I'm trying to get some open source academic code working (the project home is here). It is a big C++ codebase with a (very) thin python wrapper which uses
CDLL to load the C++ and call some C functions that are available to allow primitive python scripting of the code.
However, the initial import code crashes because it can't find the .so files sitting next to it in site-packages:
in the installed file:
from ctypes import * try: self.lib = CDLL("_lammps.so") except: try: self.lib = CDLL("_lammps_serial.so") except: raise OSError,"Could not load LAMMPS dynamic library"
and in a script or the interpreter:
from lammps import lammps l = lammps() Traceback (most recent call last): File "<stdin>", line 1, in <module> File "lammps.py", line 42, in __init__ raise OSError,"Could not load LAMMPS dynamic library" OSError: Could not load LAMMPS dynamic library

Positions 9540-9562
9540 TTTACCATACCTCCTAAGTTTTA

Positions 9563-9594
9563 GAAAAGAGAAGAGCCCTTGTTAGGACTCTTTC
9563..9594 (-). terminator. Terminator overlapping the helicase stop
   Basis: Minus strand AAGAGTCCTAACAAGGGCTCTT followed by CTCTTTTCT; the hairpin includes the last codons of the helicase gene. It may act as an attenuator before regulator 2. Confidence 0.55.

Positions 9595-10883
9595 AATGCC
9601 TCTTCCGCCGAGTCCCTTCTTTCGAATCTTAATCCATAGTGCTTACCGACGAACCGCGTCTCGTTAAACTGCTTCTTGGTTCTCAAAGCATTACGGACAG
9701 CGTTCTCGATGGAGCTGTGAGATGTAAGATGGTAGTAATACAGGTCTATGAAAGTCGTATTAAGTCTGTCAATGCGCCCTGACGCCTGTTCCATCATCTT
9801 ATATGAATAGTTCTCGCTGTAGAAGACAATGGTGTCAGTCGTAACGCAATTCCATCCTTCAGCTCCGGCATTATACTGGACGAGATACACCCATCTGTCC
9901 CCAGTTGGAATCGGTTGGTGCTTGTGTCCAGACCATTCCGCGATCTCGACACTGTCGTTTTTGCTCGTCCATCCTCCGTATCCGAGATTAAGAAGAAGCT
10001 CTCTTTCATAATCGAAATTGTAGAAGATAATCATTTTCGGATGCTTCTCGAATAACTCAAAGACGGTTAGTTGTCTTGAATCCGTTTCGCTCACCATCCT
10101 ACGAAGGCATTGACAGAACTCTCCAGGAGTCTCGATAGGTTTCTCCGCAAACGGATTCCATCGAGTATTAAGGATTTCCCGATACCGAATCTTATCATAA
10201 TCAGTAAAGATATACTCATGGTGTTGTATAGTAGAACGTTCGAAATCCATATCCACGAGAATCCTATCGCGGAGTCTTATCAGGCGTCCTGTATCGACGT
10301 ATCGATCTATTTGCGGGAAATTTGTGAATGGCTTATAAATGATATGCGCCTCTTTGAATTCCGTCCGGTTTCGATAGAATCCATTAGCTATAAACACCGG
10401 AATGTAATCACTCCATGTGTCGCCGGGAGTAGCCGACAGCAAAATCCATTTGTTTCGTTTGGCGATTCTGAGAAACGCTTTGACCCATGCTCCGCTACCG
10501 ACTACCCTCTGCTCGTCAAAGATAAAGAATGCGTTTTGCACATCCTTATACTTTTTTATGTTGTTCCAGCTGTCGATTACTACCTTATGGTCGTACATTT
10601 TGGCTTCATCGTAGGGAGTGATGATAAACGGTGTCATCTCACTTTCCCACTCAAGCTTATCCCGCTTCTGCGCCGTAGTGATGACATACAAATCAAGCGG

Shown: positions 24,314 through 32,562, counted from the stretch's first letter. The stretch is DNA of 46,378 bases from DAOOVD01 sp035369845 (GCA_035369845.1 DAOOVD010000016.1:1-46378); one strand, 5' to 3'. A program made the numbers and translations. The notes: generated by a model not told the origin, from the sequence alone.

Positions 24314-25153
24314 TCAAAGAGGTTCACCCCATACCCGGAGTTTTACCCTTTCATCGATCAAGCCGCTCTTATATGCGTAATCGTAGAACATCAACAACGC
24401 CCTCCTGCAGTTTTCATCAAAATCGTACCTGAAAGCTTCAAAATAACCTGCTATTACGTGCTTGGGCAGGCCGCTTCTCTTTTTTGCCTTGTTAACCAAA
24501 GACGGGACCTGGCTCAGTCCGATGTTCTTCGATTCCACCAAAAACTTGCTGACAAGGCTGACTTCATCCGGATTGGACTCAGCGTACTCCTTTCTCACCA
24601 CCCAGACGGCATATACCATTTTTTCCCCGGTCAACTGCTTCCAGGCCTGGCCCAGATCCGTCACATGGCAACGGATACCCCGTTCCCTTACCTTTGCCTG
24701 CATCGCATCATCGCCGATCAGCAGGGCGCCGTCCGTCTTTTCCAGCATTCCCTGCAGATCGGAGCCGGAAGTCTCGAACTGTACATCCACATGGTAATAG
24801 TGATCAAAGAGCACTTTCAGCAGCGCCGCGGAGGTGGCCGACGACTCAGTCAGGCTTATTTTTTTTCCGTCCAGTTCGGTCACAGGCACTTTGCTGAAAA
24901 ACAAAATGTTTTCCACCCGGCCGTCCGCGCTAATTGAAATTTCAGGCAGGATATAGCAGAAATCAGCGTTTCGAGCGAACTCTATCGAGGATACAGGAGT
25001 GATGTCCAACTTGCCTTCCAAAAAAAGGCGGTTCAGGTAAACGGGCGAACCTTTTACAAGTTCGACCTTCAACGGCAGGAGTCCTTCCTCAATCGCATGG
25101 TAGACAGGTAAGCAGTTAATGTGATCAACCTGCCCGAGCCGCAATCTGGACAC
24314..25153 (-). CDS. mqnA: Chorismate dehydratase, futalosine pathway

Other answers might seem to have this covered, but this only works if
CDLL() is called within the script actually invoked (or the working directory of the prompt that ran the interpreter) - i.e. if the 'relative path' is in user-space, rather than python-library-space.
How do we reliably install for import a C/C++ library that we built ourselves? Short of polluting the system library locations like
/usr/lib, which isn't very pythonic, I can't see an easy solution.
(EDIT: corrected function names, unclear refactoring unhelpful! sorry!)